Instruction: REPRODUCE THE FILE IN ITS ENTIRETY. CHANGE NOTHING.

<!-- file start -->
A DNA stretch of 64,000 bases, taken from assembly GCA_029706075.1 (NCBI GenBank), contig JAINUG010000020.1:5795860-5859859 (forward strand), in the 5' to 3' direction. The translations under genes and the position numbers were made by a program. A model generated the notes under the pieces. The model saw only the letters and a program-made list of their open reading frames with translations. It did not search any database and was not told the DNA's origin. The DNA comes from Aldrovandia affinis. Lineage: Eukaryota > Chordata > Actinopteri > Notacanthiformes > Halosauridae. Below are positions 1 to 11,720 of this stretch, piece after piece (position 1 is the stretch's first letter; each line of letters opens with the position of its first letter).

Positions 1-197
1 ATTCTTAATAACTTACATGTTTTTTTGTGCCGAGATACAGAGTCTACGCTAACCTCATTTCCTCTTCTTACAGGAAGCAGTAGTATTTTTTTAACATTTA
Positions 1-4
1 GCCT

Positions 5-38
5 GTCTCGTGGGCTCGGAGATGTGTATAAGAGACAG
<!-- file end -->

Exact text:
A DNA stretch of 64,000 bases, taken from assembly GCA_029706075.1 (NCBI GenBank), contig JAINUG010000020.1:5795860-5859859 (forward strand), in the 5' to 3' direction. The translations under genes and the position numbers were made by a program. A model generated the notes under the pieces. The model saw only the letters and a program-made list of their open reading frames with translations. It did not search any database and was not told the DNA's origin. The DNA comes from Aldrovandia affinis. Lineage: Eukaryota > Chordata > Actinopteri > Notacanthiformes > Halosauridae. Below are positions 1 to 11,720 of this stretch, piece after piece (position 1 is the stretch's first letter; each line of letters opens with the position of its first letter).

Positions 1-197
1 ATTCTTAATAACTTACATGTTTTTTTGTGCCGAGATACAGAGTCTACGCTAACCTCATTTCCTCTTCTTACAGGAAGCAGTAGTATTTTTTTAACATTTA
Positions 1-4
1 GCCT

Positions 5-38
5 GTCTCGTGGGCTCGGAGATGTGTATAAGAGACAG